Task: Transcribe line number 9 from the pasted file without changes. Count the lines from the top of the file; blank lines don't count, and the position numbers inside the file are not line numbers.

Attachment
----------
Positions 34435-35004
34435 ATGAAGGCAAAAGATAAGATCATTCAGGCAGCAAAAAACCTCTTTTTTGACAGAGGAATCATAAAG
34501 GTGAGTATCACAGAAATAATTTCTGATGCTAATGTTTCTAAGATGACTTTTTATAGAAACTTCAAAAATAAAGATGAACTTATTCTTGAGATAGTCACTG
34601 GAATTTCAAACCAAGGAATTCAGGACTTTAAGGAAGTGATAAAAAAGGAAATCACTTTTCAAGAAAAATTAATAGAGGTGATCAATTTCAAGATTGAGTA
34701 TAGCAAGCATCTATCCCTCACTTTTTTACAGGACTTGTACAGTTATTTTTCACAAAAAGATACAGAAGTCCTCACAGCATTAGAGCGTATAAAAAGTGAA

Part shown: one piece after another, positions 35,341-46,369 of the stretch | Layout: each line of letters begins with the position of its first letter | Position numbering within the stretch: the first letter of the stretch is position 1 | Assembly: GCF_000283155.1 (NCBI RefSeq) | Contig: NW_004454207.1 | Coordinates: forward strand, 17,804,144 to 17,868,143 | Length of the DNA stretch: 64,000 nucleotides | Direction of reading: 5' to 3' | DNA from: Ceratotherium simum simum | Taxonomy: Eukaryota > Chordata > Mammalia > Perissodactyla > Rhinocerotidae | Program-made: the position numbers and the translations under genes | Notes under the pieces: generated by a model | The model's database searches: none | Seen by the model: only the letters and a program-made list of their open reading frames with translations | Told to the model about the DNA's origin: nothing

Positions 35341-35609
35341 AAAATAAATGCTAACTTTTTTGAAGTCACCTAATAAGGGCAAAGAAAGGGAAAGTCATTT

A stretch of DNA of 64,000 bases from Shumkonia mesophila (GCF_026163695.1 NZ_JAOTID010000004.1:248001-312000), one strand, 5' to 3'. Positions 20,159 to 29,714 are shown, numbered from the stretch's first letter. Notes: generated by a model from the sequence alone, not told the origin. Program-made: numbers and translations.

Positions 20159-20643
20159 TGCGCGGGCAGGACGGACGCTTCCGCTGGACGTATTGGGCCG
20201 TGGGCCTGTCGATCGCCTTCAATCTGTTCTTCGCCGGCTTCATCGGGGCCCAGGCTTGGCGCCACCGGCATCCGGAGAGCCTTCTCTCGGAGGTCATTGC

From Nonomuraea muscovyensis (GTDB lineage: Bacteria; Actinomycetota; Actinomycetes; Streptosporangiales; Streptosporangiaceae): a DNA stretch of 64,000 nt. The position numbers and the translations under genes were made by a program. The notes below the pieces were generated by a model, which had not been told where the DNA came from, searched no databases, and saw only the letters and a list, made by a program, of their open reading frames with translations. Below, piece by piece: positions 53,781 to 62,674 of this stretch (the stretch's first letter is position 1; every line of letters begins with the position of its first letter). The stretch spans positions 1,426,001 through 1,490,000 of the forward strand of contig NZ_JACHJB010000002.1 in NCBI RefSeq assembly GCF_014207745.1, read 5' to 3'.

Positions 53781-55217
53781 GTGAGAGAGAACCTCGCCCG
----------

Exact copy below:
A stretch of DNA of 64,000 bases from Shumkonia mesophila (GCF_026163695.1 NZ_JAOTID010000004.1:248001-312000), one strand, 5' to 3'. Positions 20,159 to 29,714 are shown, numbered from the stretch's first letter. Notes: generated by a model from the sequence alone, not told the origin. Program-made: numbers and translations.